Absent the major reform investors have been hoping for, Japan’s economy remains largely stagnant, with the yen weakening against the U.S. dollar over the last quarter of 2016. By contrast, China, along with the rest of Asia, seems poised for another year of relatively stable growth. The policies of U.S. President Donald Trump, however, could potentially spur volatility in both economies. Let’s take a closer look.
Japan: Abenomics continues to fall short
The yen experienced wide swings during 2016. After strengthening about 16.5% in the first nine months of the year against the U.S. dollar, the yen reversed direction and weakened more than 15% against the U.S. dollar during the last quarter.1
Because a weak yen has typically driven exports and the Japanese economy is export-driven, this trend propelled the market during the fourth quarter. Investors outside Japan, however, did not experience the full benefit. Case in point: Although the Nikkei 225 Index was up more than 16% in yen terms during the fourth quarter, its return in U.S. dollars rose only a little more than 1% and its return in Canadian dollars rose a little over 3%.1
Why did the yen weaken so much during the last quarter? While global interest rates are expected to move higher due to rising U.S. interest rates, we expect Japanese interest rates to remain stagnant. That differential in interest rate expectations weakened the yen.
Viewed through our Earnings, Quality and Valuation (EQV) filter, earnings revisions for Japan were only slightly positive during the last quarter. That’s because improvements were mostly due to yen weakness, rather than corporate quality. Quality is difficult to find in Japan. Return on equity (ROE)2 for the MSCI Japan Index is still below 10%, compared with ROE of more than 20% for Invesco International Growth Class.3
The Invesco International and Global Growth team hasn’t changed our outlook on Japan. Abenomics – shorthand for the economic policies of Prime Minister Shinzo Abe – hasn’t worked effectively, and fiscal stimulus and monetary policy have been taken to the limit. As a result, we still see very little scope for improvement without major reform.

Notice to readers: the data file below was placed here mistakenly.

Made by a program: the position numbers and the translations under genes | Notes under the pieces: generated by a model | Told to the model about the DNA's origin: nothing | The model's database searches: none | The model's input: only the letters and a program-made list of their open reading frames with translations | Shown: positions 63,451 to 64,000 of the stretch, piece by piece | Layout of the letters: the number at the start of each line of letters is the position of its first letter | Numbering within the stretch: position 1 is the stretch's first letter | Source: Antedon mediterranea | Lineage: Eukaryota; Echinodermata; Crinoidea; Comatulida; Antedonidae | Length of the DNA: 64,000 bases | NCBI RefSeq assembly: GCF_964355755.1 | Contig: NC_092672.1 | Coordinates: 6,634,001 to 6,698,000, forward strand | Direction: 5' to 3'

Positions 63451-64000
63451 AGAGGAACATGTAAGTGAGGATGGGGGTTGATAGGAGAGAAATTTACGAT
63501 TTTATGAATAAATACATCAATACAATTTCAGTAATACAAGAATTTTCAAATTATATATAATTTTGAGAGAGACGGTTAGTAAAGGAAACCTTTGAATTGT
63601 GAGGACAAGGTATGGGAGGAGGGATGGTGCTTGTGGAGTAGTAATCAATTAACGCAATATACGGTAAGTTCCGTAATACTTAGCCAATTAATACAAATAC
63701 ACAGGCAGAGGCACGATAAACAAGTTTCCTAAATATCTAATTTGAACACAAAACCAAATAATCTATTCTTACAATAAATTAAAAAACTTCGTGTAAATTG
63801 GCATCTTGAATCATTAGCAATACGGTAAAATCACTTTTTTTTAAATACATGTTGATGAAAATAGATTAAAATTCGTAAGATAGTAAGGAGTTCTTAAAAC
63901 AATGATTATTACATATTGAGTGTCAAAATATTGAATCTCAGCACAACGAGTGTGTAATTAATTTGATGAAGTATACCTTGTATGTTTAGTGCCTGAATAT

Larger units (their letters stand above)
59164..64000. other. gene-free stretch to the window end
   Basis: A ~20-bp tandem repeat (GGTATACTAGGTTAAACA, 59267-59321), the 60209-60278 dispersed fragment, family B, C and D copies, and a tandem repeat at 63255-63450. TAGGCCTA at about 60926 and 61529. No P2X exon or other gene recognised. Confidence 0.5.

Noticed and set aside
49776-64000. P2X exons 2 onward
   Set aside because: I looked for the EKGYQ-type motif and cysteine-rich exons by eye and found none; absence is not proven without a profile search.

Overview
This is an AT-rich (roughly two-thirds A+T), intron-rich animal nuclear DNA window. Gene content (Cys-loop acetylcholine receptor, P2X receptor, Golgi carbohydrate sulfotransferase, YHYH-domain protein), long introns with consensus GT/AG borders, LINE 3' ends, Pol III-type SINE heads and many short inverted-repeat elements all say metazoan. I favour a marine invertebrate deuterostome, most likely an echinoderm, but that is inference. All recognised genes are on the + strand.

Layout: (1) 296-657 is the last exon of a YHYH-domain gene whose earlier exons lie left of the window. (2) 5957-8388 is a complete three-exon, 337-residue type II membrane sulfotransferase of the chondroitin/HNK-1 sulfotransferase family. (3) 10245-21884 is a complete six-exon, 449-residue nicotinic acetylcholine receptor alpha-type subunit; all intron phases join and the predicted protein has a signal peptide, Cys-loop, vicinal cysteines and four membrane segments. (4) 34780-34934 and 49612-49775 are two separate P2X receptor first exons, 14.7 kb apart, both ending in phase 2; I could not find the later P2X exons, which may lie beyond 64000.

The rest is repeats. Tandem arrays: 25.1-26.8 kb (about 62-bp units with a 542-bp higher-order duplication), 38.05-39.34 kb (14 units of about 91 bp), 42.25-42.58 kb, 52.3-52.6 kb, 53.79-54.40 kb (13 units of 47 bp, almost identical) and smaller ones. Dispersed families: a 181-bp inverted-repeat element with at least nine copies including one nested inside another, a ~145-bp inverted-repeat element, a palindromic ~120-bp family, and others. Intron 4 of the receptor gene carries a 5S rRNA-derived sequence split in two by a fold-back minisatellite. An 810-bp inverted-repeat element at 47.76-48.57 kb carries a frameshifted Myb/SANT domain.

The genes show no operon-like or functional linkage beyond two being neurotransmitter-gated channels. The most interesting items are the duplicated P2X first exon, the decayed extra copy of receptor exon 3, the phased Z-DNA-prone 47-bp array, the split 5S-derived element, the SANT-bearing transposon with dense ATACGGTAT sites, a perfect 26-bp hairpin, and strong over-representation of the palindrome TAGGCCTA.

China: Transition creates optimism
Barring any major disruption from President Trump, China may be heading into another year of relatively stable growth in 2017. Forward gross domestic product estimates have been revised upward to 6.5%.1 Although revenue and earnings revisions for China were up slightly during the fourth quarter, earnings growth is expected to accelerate. Specifically, China had negative earnings growth in 2015 and flat growth in 2016; for 2017, expectations are for double-digit growth.4
More broadly, over the longer term we are generally optimistic about China as it transitions from an export-driven economy to a more services- and consumer-driven economy. China’s economy has historically been driven by fixed-asset investments, such as infrastructure, and exports. The peak of the fixed-asset cycle has passed, so there is good reason for China to transition to less volatile, more internal growth drivers.
In addition, we’re seeing the policy impact of consumer product consumption in the growth of the services, education and health care sectors, for example. In our view, this natural maturation of the economy is a positive transition for China that will drive the economy for many years.
But there’s a shorter-term caveat: President Trump’s rhetoric, which we view as a strategy to bring China to the table to renegotiate trade policy, has been critical. What could this mean for the market? While it’s anyone’s guess how trade negotiations will ultimately turn out, volatility is probable.
For us, that creates potential opportunity to find high-quality investments at cheaper valuations. As always, we stay focused on our fundamental, bottom-up approach to selecting stocks for our investors.